Here we have tried to answer the most common and frequently asked questions that we get from our clients. If you have a question that isn’t answered here, feel free to leave us a comment or email us at [email protected]. We’re here to help you answer some of life’s most important questions.
Q: WHAT IS DNA? PART 1: HUMAN DNA & THE SCIENTIFIC BASICS
A: We’ve all heard of ‘DNA’, and we know that we have DNA in our body, but what really is DNA? As a basic scientific definition, DNA stands for deoxyribonucleic acid, and is the building block for a chromosome. Each chromosome is made up of a pair of DNA strands and is located in the nucleus of each cell in our body. Each strand of DNA is made up of smaller protein molecules, called nucleotides, more commonly known as base molecules, or bases for short. There are four (4) bases – adenine (A), cytosine (C), guanine (G), and thymine (T). The two strands of DNA are linked together at each base by hydrogen bonds. This pair of DNA strands twist around a central axis to give the special double helix shape with which we are all so familiar.
The DNA strands wrap around a group of eight histone protein molecules, creating a large ball-shaped structure, called a nucleosome. These nucleosomes arrange themselves into a helical shape, similar to a bungee telephone cord, in order to be as compact as possible. This helical strand is compacted even further by ‘supercoiling’ and overall forms a single rod-shaped structure called a chromatin.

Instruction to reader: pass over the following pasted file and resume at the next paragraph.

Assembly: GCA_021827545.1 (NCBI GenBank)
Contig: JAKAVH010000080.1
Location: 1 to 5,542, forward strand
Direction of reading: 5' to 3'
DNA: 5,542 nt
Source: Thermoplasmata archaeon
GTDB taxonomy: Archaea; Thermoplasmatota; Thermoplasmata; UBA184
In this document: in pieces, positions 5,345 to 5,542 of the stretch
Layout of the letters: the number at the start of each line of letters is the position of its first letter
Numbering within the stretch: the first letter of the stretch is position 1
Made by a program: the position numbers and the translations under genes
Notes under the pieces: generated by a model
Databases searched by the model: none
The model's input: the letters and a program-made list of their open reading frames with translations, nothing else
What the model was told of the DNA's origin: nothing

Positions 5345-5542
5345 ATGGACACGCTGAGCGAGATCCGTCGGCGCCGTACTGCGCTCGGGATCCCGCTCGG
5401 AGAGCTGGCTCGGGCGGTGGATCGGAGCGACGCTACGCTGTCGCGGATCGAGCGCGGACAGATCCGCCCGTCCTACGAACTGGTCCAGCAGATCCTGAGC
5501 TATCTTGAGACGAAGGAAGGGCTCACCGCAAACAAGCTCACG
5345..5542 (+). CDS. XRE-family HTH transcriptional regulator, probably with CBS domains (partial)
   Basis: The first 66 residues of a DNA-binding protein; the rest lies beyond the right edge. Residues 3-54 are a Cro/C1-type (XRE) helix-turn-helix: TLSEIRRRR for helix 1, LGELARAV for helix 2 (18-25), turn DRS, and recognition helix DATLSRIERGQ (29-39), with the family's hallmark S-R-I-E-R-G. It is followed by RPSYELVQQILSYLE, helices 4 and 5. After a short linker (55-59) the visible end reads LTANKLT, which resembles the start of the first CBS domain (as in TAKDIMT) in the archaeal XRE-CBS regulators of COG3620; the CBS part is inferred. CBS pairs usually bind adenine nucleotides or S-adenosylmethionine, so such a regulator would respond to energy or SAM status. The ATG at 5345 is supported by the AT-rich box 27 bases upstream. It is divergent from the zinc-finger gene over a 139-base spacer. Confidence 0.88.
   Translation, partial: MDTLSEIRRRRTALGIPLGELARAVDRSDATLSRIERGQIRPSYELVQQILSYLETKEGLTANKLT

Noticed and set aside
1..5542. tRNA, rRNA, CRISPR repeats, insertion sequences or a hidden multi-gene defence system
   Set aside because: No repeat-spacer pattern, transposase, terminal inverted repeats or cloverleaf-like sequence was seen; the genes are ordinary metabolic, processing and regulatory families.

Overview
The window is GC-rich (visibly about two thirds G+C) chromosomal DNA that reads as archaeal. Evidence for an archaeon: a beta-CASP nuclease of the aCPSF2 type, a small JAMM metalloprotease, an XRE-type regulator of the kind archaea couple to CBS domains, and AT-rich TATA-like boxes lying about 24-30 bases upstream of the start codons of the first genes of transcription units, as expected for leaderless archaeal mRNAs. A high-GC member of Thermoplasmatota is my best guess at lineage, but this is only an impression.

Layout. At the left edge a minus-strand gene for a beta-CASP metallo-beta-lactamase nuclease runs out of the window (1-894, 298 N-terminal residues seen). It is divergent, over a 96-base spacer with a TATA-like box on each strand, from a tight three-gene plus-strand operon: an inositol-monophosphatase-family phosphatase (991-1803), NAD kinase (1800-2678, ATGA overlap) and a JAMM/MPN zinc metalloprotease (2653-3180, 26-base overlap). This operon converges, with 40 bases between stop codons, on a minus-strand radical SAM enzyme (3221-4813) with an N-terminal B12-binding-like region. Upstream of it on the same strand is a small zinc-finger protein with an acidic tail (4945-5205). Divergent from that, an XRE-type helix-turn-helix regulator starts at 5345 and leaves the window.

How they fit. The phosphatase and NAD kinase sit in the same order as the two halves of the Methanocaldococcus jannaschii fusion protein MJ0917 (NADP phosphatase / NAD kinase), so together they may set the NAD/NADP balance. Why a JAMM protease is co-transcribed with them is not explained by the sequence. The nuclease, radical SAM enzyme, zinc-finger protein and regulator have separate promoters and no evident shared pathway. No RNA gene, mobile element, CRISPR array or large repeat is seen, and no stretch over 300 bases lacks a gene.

Just before cell division, the chromosome makes an exact copy of itself and turns into that characteristic ‘H’ shape. The chromosome is now made up of two identical chromatids joined at a point called the centromere.
Chromosomes in Paternity Testing
Humans have 23 pairs of chromosomes, with 23 chromosomes inherited from the father and the other 23 from the mother. Together, these chromosomes hold all the information necessary for the construction and maintenance an individual human being – like a special recipe book to create every protein needed by our body to grow and repair itself.
Each set of 23 chromosomes combined have three billion base pairs that contain roughly 23,000 protein coding genes. A gene is a distinct length of base pairs on a DNA molecule. A locus (plural = loci) is the location at which a gene can be found.